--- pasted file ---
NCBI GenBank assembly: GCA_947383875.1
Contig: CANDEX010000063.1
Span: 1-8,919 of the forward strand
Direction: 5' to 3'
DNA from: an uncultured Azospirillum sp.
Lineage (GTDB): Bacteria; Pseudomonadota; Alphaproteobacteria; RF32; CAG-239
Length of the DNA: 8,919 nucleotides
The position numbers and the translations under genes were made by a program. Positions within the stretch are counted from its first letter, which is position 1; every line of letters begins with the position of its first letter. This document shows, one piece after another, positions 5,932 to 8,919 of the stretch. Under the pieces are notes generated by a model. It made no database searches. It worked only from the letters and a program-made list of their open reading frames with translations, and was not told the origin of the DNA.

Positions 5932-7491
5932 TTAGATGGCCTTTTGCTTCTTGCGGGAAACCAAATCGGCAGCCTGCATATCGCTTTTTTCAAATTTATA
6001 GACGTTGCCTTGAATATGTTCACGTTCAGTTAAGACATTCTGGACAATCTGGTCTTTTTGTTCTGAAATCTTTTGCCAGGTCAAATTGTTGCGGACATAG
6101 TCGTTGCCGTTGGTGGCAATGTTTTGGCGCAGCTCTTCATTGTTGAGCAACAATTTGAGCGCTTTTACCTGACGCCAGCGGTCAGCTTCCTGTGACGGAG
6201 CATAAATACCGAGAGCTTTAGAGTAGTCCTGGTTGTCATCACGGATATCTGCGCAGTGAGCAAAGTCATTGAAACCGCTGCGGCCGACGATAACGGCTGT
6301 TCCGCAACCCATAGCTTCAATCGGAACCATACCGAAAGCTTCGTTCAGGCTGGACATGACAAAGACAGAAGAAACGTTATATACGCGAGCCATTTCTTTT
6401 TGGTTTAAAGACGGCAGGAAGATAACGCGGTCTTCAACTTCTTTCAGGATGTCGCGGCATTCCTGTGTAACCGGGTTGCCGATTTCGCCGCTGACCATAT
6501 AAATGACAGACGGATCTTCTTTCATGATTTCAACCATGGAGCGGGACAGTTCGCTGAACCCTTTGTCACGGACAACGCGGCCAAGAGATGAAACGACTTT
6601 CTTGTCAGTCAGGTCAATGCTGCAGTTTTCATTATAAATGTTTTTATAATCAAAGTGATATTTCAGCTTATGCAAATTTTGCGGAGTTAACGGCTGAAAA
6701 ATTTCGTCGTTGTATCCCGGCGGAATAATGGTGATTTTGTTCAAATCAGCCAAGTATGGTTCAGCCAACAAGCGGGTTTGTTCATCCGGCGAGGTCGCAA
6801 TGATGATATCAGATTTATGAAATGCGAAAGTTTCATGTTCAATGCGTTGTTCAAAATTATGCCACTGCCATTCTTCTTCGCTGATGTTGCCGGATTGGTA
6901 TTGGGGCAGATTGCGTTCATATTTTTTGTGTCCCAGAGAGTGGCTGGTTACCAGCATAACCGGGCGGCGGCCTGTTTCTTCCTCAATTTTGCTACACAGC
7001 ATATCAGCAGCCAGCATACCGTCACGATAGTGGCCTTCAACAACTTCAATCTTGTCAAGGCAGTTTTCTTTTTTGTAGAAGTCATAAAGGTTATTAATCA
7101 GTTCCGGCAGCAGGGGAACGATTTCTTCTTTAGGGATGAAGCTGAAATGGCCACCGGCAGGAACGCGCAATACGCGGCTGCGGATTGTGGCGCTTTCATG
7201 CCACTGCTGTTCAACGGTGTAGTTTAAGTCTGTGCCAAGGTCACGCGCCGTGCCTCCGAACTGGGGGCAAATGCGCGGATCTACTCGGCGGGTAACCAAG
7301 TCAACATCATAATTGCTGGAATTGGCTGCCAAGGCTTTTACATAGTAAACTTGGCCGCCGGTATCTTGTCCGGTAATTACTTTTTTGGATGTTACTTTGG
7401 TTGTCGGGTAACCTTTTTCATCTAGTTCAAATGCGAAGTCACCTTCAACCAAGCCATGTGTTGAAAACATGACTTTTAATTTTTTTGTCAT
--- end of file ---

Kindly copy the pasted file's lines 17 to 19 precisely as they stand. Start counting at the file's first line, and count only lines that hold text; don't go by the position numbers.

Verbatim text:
6601 CTTGTCAGTCAGGTCAATGCTGCAGTTTTCATTATAAATGTTTTTATAATCAAAGTGATATTTCAGCTTATGCAAATTTTGCGGAGTTAACGGCTGAAAA
6701 ATTTCGTCGTTGTATCCCGGCGGAATAATGGTGATTTTGTTCAAATCAGCCAAGTATGGTTCAGCCAACAAGCGGGTTTGTTCATCCGGCGAGGTCGCAA
6801 TGATGATATCAGATTTATGAAATGCGAAAGTTTCATGTTCAATGCGTTGTTCAAAATTATGCCACTGCCATTCTTCTTCGCTGATGTTGCCGGATTGGTA